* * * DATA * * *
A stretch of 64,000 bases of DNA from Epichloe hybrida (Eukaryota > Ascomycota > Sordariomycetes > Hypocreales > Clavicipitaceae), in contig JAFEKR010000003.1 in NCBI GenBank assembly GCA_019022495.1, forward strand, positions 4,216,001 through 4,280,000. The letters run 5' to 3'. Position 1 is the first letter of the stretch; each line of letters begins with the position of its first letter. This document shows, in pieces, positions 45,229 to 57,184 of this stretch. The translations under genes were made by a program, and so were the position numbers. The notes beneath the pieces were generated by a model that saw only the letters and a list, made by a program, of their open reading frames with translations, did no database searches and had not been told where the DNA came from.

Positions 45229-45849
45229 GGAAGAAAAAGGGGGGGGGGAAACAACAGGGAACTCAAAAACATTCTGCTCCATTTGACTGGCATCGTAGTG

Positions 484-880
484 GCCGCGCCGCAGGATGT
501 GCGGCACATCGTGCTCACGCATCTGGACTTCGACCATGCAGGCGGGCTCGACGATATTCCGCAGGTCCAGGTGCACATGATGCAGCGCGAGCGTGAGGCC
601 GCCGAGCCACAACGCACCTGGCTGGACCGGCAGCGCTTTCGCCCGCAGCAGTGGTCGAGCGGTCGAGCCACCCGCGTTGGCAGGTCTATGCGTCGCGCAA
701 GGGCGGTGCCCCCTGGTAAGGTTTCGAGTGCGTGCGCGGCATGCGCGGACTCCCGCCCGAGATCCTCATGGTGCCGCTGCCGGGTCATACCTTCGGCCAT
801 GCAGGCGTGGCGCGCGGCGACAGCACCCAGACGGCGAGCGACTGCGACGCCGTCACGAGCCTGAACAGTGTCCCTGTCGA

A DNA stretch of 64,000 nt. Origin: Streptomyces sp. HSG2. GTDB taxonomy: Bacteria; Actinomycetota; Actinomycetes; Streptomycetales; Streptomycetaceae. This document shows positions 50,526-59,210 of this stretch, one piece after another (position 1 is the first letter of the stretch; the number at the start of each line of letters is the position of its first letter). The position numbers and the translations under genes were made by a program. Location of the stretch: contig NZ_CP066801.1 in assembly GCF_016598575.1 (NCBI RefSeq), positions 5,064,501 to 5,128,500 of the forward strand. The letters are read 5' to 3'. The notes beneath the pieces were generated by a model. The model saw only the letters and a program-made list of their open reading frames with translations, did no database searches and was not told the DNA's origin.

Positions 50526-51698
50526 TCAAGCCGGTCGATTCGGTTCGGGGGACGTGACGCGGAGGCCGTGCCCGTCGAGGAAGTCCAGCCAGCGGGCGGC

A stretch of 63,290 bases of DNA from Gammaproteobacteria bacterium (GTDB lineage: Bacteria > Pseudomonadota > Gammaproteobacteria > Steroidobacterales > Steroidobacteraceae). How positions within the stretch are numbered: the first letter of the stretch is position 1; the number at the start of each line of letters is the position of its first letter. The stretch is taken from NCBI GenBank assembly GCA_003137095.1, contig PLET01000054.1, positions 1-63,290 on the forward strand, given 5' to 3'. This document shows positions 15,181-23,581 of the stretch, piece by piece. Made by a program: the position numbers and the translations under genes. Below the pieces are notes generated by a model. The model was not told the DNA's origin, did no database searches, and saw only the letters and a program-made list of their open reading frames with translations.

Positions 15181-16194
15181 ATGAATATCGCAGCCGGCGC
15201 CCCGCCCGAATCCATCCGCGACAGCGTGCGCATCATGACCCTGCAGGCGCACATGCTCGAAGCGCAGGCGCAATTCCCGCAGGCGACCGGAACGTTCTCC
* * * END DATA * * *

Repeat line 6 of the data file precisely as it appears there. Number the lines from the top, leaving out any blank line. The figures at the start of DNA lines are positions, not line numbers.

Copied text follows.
501 GCGGCACATCGTGCTCACGCATCTGGACTTCGACCATGCAGGCGGGCTCGACGATATTCCGCAGGTCCAGGTGCACATGATGCAGCGCGAGCGTGAGGCC